HRTPO has recently released the latest version of the State of Transportation in Hampton Roads report. This State of Transportation 2015 report details the current status and recent trends of all facets of the transportation system in Hampton Roads, including air, rail, water, and highways. Many aspects of the highway system are highlighted, including roadway usage, pavement condition, bridge conditions, congestion levels, commuting characteristics, roadway safety, transit usage, and active transportation (such as biking and walking).
A number of notable trends are highlighted in the State of Transportation in Hampton Roads 2015 report, including:
- Growth in regional roadway travel has been flat over the last decade. Historically, roadway travel grew at about 2% annually in Hampton Roads. However, since 2005 the amount of roadway travel in Hampton Roads has actually decreased slightly. With population levels growing, per capita roadway travel in Hampton Roads decreased 6% over the last decade.
- Regional air travel continues downward trend. There were 1.75 million passengers boarding commercial service flights at Hampton Roads airports (Norfolk International and Newport News-Williamsburg International) in 2014, down 29% from nearly 2.5 million passengers in 2005.
- Intercity rail travel has increased. Between 2005 and 2014, Amtrak ridership at stations in Hampton Roads (Newport News, Williamsburg, and -- as of 2012 -- Norfolk) increased 66%.
The Port of Virginia is handling record amounts of cargo. The Port handled over 19 million tons of general cargo in 2014, which is 19% higher than the levels handled in 2005 and 28% higher than the amount of freight handled by the Port of Virginia during the peak of the recession in 2009.
- The number of structurally deficient bridges in the region is increasing. A total of 81 bridges in Hampton Roads are classified as structurally deficient as of 2015, up from 54 bridges in 2007. These 81 bridges comprise 6.6% of the bridges in the region.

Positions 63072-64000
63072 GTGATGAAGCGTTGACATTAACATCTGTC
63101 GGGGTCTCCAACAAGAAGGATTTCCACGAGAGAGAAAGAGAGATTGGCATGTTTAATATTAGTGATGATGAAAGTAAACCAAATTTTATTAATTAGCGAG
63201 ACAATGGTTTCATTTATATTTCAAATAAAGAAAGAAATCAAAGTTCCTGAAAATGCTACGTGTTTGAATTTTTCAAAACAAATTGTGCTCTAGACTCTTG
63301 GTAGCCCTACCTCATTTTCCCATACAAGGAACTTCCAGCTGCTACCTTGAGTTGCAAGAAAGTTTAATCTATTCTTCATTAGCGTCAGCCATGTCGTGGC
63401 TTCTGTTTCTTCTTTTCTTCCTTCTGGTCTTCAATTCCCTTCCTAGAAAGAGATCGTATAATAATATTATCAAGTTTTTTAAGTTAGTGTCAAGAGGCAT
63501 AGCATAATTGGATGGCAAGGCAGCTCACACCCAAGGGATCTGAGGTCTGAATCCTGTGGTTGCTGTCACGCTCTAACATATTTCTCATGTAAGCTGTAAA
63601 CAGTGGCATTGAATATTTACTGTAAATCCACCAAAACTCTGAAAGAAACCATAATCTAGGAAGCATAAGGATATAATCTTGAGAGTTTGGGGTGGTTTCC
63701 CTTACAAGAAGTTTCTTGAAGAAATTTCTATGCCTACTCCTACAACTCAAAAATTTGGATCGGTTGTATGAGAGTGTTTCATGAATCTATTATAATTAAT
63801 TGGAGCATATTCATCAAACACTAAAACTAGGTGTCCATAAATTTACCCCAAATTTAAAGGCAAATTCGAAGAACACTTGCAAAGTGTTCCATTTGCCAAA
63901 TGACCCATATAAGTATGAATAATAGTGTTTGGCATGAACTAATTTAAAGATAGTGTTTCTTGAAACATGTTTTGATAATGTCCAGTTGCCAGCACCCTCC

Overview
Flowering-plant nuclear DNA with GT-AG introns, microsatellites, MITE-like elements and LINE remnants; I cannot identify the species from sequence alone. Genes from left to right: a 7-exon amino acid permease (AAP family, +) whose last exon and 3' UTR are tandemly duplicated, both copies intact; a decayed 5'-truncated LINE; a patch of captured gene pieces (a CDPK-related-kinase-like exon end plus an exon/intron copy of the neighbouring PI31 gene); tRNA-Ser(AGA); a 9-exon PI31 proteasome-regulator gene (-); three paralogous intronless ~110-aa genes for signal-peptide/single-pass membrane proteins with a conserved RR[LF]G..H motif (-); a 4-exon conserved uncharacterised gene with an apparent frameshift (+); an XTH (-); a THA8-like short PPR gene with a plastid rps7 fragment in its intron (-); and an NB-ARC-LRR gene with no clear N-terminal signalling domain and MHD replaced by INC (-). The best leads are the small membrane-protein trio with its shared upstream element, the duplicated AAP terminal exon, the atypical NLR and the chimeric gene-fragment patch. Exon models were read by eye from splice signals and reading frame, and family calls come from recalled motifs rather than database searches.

- Transit usage in Hampton Roads has increased. The number of trips taken on public transportation services in Hampton Roads (WATA and HRT) increased over the last decade, particularly during the height of the recession. Nearly 20 million trips were taken on public transportation services in Hampton Roads in 2014, up from 16 million trips in 2005.
The State of Transportation in Hampton Roads 2015 report also includes comparisons between Hampton Roads and other metropolitan areas throughout the United States in order to show how various aspects of the regional transportation system are performing. HRTPO staff used the 35 other metropolitan areas throughout the country with populations between one and three million people to make these comparisons.
Aspects where Hampton Roads ranks particularly high include:
- Congestion - According to INRIX, Hampton Roads has the 8th highest congestion level among the 36 metropolitan areas.
- Unreliable travel - According to the Texas Transportation Institute, Hampton Roads has the 8th least reliable travel times on the freeway system among the 36 metropolitan areas.
- Commuting across jurisdictional lines - According to the Census Bureau, Hampton Roads has the 4th highest percentage of commuters that work in a jurisdiction that is different than the one that they reside in. This makes regional transportation planning even more critical in a region like Hampton Roads.
- Air quality - According to the EPA, Hampton Roads had the 9th fewest bad ozone days among the 36 metropolitan areas.
Aspects where Hampton Roads ranks particularly low include:
- Per Capita Roadway Travel - At 23.0 miles per person per day, per capita roadway travel is lower in Hampton Roads than in most other areas, ranking 7th lowest of the 36 metropolitan areas.
- Transit funding - Hampton Roads has the 8th lowest funding level of public transportation services per capita among the 36 metropolitan areas.
The State of Transportation in Hampton Roads 2015 draft report is available for public review and comment through July 29th, 2015. You may access the draft report by clicking on the following link:
Draft State of Transportation in Hampton Roads 2015 Report
All interested parties are encouraged to review the draft report and send comments to Keith Nichols at firstname.lastname@example.org.